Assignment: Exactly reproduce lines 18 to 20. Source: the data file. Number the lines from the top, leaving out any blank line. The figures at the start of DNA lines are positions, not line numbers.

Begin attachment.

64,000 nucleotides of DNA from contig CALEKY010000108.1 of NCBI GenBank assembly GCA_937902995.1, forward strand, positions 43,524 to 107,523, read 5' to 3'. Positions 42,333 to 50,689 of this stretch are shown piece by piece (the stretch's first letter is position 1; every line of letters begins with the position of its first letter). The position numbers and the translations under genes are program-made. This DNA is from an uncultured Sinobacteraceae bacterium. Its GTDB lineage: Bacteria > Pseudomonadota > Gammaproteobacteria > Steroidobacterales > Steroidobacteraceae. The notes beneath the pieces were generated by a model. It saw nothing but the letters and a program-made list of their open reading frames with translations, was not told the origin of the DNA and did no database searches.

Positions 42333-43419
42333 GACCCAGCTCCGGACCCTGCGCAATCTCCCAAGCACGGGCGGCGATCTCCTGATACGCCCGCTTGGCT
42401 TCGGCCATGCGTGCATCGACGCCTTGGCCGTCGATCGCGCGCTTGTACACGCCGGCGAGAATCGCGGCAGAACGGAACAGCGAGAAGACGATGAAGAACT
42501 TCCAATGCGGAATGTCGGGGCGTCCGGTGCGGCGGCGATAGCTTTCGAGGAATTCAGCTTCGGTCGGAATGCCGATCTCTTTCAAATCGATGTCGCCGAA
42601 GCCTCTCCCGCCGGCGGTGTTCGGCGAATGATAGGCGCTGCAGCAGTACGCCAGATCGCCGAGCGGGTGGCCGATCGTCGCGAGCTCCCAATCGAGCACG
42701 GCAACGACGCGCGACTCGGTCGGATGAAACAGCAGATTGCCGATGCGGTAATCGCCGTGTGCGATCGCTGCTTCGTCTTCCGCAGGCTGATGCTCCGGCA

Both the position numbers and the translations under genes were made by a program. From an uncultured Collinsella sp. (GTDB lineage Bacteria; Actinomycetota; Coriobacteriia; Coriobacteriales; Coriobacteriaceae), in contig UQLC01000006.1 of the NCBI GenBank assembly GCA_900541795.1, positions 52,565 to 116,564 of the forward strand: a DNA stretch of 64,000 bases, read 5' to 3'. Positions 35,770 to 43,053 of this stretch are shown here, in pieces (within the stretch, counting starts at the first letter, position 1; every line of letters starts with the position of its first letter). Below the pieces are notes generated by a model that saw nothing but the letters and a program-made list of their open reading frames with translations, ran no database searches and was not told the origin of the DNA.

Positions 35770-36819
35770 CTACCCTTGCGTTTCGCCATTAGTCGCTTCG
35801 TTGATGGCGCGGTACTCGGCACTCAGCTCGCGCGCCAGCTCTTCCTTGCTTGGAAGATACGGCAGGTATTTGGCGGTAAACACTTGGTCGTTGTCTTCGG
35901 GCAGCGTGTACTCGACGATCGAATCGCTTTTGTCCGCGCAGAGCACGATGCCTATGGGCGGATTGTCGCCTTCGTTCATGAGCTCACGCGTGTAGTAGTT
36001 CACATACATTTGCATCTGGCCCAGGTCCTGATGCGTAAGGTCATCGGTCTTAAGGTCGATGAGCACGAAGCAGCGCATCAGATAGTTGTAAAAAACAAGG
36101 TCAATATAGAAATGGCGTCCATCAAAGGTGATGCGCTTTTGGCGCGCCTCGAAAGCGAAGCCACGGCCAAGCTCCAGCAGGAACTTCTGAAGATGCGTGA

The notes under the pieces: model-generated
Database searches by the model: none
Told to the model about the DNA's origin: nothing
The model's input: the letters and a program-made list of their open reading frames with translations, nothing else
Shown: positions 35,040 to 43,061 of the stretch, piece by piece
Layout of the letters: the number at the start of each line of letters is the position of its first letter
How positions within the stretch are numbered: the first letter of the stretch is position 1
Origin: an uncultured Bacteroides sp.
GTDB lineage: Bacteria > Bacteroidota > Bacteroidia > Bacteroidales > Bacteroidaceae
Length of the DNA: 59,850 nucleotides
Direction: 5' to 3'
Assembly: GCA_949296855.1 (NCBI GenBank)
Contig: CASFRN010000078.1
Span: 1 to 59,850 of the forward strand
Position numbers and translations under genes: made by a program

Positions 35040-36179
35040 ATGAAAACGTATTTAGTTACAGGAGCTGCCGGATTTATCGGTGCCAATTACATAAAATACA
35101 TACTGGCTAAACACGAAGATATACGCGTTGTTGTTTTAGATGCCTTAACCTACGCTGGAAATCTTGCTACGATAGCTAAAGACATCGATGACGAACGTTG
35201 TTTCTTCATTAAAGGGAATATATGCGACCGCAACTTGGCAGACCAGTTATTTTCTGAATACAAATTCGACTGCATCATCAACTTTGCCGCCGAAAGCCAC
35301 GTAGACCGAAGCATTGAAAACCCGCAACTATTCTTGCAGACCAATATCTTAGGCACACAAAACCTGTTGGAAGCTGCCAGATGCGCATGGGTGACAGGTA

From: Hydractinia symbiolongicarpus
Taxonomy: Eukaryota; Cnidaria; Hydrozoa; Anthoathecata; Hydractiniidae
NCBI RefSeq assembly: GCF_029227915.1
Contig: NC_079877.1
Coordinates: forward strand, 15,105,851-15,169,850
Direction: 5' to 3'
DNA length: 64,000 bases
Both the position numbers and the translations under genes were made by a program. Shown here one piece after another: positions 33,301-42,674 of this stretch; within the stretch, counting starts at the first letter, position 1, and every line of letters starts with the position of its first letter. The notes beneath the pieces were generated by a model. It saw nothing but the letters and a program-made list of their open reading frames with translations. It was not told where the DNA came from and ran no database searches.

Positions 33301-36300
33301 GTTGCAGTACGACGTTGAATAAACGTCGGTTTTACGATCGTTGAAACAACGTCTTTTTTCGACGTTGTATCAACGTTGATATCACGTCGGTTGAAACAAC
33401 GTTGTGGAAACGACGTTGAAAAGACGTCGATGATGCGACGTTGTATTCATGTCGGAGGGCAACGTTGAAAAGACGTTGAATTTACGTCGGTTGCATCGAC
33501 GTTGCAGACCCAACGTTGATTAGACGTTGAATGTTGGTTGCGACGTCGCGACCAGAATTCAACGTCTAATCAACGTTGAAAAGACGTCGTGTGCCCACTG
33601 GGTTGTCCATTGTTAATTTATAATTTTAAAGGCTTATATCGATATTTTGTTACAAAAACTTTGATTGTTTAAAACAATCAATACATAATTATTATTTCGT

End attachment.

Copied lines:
The model's input: the letters and a program-made list of their open reading frames with translations, nothing else
Shown: positions 35,040 to 43,061 of the stretch, piece by piece
Layout of the letters: the number at the start of each line of letters is the position of its first letter